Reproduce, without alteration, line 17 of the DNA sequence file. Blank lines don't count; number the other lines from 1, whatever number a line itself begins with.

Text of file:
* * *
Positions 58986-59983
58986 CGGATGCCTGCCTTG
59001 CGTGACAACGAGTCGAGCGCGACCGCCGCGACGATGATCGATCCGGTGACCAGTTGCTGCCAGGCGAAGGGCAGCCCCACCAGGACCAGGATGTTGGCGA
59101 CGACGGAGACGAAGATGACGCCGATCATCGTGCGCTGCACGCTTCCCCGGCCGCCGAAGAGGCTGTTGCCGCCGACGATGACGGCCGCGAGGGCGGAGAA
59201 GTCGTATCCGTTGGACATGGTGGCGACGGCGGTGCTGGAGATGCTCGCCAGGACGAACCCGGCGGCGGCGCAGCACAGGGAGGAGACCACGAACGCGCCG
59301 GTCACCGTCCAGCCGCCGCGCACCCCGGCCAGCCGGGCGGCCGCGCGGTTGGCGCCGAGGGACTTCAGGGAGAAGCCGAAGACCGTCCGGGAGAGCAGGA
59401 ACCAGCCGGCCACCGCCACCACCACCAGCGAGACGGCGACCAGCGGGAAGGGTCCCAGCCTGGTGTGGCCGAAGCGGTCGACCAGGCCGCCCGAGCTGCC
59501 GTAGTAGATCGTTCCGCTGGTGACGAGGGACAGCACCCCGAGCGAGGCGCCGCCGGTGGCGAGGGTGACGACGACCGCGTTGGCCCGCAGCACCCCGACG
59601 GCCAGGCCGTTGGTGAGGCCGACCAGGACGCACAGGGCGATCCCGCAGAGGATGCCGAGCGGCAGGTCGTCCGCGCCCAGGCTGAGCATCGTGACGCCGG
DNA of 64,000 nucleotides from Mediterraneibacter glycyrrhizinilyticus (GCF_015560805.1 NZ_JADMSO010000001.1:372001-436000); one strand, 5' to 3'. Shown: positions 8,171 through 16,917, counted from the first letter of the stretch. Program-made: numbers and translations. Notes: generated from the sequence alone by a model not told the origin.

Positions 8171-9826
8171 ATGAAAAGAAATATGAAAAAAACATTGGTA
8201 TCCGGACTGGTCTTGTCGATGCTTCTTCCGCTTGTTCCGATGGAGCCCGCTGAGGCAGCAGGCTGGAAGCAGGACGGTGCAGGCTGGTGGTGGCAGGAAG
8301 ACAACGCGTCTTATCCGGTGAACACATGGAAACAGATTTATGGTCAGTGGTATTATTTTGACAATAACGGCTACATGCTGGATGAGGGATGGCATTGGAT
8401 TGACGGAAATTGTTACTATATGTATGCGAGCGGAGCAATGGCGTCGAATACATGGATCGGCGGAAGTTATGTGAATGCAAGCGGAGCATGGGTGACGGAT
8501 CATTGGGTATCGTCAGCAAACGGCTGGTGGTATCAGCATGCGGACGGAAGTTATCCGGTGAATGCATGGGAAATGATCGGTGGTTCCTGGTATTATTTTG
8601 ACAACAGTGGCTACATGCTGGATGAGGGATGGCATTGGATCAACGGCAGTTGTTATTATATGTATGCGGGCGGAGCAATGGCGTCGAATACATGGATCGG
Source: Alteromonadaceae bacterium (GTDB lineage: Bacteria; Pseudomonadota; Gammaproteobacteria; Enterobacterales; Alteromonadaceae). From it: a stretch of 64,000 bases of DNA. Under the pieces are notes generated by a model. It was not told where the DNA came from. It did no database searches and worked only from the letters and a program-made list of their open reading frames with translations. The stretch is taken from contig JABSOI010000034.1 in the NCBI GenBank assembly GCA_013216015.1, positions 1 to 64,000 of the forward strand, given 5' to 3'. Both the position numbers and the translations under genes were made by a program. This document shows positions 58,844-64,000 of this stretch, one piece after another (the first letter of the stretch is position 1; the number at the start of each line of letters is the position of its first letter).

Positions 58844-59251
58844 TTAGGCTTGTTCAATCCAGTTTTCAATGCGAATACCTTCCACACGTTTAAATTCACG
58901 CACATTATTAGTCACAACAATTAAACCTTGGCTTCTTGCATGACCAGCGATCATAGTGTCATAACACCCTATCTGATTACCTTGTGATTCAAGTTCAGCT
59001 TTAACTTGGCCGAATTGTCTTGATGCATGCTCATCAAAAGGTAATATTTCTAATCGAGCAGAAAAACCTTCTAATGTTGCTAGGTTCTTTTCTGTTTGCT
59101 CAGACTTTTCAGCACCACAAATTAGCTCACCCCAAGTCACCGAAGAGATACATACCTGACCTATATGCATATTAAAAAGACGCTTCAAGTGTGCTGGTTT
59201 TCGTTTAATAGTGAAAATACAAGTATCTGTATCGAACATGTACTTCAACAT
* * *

8601 ACAACAGTGGCTACATGCTGGATGAGGGATGGCATTGGATCAACGGCAGTTGTTATTATATGTATGCGGGCGGAGCAATGGCGTCGAATACATGGATCGG